RetroTink 5x Pro for Downscaling

Type: Decimate. Sharp, jaggy and shimmer for non-integer upscaled 2D games

Setup required: Flash with compatible firmware with downscaling feature via a PC. Enable downscaling in OSD menu

Cost and availability: Moderate cost to benefit, currently available at RetroTINK

Mike Chi’s RetroTink 5x is one of the most full featured and lowest lag downscalers (3msec!). It requires an HDMI to component DAC for the input in order to downscale 720p, and another DAC to output to a CRT. The RetroTink 5x is first and foremost an upscaler, and downscaling to 15KHz is an advanced and unsupported feature, so the simple decimating approach to downscaling must be taken for what it is. For games that were drawn in a 240p resolution and integer upscaled, the original resolution can be ‘restored’ back to native 240p. The downsides to line-decimating will become apparent when downscaling 3D games with simplistic geometric shapes; causing jagged outlines and shimmer on reoccurring patterns like floor tiles. 2D games that were drawn in 720p can also result in stretch-interpolation artefacts when downscaled:

Stretching a 16:9 image to fill the 4:3 height prior to line decimating unfortunately results in disproportionate sprites. In the above image from Super Mario Maker on the Nintendo WiiU (a 720p game), the left Mario sprite has a larger than normal nose. By using the RetroTink 5x to shift the image vertically by 1 pixel, interpolation applies to the next set of lines, where Mario’s nose on the right now looks closer to his original sprite on the NES. But… shifting the images has only shifted the interpolated lines, giving Mario overgrown hands and a stretched hat, which splay into the sky and his forehead. The same applies to the blocks next to Mario, which will harshly shimmer when the screen scrolls vertically. In essence, you cannot perfectly downscale these games by line decimation.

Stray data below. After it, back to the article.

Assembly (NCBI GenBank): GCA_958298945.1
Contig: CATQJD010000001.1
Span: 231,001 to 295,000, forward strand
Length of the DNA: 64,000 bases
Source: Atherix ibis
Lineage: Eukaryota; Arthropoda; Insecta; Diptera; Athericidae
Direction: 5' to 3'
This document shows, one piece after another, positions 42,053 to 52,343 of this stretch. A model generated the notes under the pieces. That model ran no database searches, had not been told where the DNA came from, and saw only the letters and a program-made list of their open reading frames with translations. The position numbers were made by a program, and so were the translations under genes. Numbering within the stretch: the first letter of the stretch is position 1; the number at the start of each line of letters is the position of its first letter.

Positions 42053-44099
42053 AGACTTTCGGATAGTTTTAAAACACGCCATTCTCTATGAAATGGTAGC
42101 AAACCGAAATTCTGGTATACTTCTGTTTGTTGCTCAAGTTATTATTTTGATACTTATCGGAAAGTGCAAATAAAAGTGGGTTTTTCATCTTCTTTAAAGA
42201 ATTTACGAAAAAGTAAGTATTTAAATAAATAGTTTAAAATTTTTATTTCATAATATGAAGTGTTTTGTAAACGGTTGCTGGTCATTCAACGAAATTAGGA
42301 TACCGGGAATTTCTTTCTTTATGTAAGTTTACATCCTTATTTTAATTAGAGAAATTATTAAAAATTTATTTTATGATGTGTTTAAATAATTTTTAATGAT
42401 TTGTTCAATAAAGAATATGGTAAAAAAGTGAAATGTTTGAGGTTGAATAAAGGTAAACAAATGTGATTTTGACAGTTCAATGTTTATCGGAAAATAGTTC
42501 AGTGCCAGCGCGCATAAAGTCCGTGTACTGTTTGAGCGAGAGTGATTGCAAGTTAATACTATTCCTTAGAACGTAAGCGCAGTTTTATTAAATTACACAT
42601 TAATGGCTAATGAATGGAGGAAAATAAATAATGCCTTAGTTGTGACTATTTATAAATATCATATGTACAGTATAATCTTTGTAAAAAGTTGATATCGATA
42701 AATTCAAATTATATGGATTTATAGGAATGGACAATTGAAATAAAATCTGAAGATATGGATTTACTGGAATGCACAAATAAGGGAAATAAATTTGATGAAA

I MUST make a special mention and apology to Mike and anyone who has watched the RetroTink 5x episode of the Downscaling Chronicles. My error when downscaling the Analogue Pocket via the official Dock was not setting the HDMI output to Integer, resulting in uneven vertical scaling and shimmer. An addendum was made when scoring the RetroTink 5x in Episode 8: The Downscaler Wars.

The OSSC Pro is similar in price and supersedes the RetroTink 5x in some aspects of downscaling. Though if you require a relatively easy to use and high quality upscaler, along with the ability to downscale to 15KHz in 3msec (for most scenario’s), the RetroTink 5x is a fantastic option.

Verdict: Recommended